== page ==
The Sword of Allah - Khalid Bin Waleed (Ral)

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Chapter 27: The Perilous March

 Part III: The Invasion of Iraq


Page: 6

Tribal contingents responded eagerly to the call from Madinah. They came in thousands from all over the peninsula. From as far away as Oman and the Yemen. They came mounted and armed for battle, but also brought their women and children with them. Only those who had apostatised were excluded from the summons. The concentration of the able-bodied manhood of Muslim Arabia was both begun and completed in March 634 (Muharram, 13 Hijri).

Abu Bakr now organised the available manpower into four corps, each of about 7,000 men. The commanders of these corps and the objectives given to them were as follows:

a. Amr bin AI Aas: Objective Palestine. Move on Eila route, then across Valley of Araba.
b. Yazeed bin Abi Sufyan: Objective Damascus. Move on Tabuk route.
c. Shurahbil bin Hasanah: Objective Jordan. Move on Tabuk route after Yazeed. (Shurahbil had fought in the Iraq Campaign under Khalid, and had recently been sent as a messenger to Madinah, where the Caliph detained him and gave him the command of a corps for the Syrian Campaign).
d. Abu Ubaidah bin Al Jarrah: Objective Emessa. Move on Tabuk route after Shurahbil.

Abu Bakr's intention was to invade Syria and take as much of it as possible. (See Map 16 below.) Not being aware of the size and detailed dispositions of the Roman army, he did not strengthen any one corps at the expense of the others. But he realised that the Romans could concentrate a very large army in any sector of the theatre of operations, and consequently ordered that the corps commanders would, keep in touch with each other and that any one of them could seek the help of his comrades if a serious clash with Roman forces appeared imminent on his front. In case the corps had to concentrate for one major battle, the command of the entire Muslim army would be taken by Abu Ubaidah.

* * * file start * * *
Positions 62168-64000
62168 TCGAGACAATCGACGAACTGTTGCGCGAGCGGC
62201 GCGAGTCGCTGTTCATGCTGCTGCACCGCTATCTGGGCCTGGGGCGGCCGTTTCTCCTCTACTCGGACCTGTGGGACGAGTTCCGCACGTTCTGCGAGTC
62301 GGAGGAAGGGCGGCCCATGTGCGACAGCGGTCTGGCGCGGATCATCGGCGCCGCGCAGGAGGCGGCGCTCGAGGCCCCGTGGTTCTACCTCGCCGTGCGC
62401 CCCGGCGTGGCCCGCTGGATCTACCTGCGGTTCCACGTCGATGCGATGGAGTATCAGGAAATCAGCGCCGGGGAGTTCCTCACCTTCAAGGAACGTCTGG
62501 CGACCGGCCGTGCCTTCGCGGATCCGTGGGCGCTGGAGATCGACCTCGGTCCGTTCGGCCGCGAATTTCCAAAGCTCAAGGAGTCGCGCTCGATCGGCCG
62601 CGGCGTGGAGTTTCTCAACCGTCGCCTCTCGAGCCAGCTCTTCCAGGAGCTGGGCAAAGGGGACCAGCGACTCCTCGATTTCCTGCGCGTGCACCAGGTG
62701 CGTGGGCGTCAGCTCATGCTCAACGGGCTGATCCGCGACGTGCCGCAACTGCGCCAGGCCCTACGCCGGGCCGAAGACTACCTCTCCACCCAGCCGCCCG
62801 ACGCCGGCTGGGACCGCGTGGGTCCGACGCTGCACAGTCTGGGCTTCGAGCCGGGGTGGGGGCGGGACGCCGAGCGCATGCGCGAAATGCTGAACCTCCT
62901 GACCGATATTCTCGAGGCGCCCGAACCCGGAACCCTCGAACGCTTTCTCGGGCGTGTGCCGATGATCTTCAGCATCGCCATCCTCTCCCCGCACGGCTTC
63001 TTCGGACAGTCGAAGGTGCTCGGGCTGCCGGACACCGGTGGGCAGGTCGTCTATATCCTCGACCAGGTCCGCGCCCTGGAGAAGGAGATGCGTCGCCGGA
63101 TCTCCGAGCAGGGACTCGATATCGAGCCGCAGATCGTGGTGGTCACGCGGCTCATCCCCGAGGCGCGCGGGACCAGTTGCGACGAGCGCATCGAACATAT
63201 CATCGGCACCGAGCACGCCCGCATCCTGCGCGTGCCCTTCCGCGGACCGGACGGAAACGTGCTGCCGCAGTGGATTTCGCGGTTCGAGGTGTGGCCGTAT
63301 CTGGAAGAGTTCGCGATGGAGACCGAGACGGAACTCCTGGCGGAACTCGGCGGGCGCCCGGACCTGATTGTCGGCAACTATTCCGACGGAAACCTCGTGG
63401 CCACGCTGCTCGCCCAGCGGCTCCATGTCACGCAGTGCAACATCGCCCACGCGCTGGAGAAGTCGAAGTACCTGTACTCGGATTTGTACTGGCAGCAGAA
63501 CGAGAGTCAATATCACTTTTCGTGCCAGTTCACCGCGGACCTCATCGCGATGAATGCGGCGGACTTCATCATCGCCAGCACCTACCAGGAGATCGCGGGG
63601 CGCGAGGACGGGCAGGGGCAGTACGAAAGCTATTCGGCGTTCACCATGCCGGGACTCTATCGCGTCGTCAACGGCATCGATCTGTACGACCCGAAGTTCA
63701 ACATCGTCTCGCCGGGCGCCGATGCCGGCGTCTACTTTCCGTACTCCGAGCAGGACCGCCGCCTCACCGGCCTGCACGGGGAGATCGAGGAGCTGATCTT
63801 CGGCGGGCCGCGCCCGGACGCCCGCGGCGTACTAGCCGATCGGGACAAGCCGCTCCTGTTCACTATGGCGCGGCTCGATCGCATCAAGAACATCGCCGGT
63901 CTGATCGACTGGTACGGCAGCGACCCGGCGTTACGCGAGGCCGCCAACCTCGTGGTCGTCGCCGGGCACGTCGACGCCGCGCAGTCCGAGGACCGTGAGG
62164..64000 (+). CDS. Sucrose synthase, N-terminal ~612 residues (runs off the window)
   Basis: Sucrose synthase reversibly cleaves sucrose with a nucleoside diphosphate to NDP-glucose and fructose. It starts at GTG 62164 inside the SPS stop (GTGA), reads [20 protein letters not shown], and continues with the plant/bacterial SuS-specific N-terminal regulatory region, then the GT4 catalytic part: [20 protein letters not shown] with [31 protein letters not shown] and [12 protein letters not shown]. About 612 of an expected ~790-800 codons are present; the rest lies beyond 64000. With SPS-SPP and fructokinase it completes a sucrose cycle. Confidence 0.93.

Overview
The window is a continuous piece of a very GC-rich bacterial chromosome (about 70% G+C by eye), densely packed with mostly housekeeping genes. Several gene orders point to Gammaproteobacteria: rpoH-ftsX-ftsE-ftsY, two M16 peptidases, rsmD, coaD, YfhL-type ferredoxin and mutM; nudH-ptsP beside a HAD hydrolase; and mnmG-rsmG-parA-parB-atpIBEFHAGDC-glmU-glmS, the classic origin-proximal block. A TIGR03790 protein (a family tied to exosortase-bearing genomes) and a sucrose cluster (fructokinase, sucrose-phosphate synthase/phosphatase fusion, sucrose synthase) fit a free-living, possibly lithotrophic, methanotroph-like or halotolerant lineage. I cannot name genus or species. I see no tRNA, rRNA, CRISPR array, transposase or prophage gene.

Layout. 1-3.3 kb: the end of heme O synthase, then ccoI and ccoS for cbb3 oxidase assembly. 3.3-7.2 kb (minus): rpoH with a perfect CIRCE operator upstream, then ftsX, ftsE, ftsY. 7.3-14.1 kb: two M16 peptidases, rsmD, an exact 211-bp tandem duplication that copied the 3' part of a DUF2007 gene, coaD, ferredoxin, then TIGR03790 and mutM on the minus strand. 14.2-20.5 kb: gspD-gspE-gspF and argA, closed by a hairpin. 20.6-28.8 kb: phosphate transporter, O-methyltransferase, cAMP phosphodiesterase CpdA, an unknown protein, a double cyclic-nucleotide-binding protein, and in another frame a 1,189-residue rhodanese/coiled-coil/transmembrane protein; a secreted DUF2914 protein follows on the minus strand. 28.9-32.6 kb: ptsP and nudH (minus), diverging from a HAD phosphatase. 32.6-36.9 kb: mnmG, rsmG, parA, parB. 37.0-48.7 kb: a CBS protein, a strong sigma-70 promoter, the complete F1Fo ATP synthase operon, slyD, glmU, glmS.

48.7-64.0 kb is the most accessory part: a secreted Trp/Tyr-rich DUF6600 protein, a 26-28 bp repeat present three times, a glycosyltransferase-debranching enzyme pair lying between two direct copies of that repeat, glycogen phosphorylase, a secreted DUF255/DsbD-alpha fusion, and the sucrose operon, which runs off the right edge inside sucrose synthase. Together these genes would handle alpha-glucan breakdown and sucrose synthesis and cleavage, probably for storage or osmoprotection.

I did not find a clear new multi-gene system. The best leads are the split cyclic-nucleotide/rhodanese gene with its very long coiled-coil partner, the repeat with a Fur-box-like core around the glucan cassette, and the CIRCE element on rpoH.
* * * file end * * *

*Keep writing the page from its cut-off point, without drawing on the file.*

map2 chapter 27

In the first week of April 634 (beginning of Safar, 13 Hijri), the Muslim forces began to move. The first to leave Madinah was Yazeed; and as his column started from its camp outside Madinah, Abu Bakr walked for a short distance by his side. His parting words to Yazeed, which he repeated to the other corps commanders, were as follows:

In your march be not hard on yourself or your army. Be not harsh with your men or your officers, whom you should consult in all matters.

Be just and abjure evil and tyranny, for no nation which is unjust prospers or achieves victory over its enemies.
When you meet the enemy turn not your back on him; for whoever turns his back, except to manoeuvre for battle or to regroup, earns the wrath of Allah. His abode shall be hell, and what a terrible place it is!

And when you have won a victory over your. enemies, kill not women or children or the aged and. slaughter not beasts except for eating. And break not. the pacts which you make.

You will come upon a people who live like hermits in monasteries, believing that they have given up all for Allah. Let them be and destroy not their monasteries. And you will meet other people who are partisans of Satan and worshippers of the Cross, who shave the centre of their heads so that you can see the scalp. Assail them with your swords until they submit to Islam or pay the Jizya.

I entrust you to the care of Allah 1

In making this speech Abu Bakr was following the example of the Holy Prophet, who, when despatching a military expedition, would instruct its commander: "Fight in the name of` Allah: fight but do not exceed the bounds; and do not be treacherous; and do not mutilate; and do not kill women and children; and do not kill the inmates of monasteries." 2 It is reported that Abu Bakr walked beside Yazeed for nearly 2 miles, and when Yazeed asked him to return, said, "I heard the Messenger of Allah say that the feet that get covered with dust in the way of Allah shall not be touched by the fire of hell." 3

1. Waqidi: p. 4.
2. Abu Yusuf: pp. 193-5.
3. Ibid.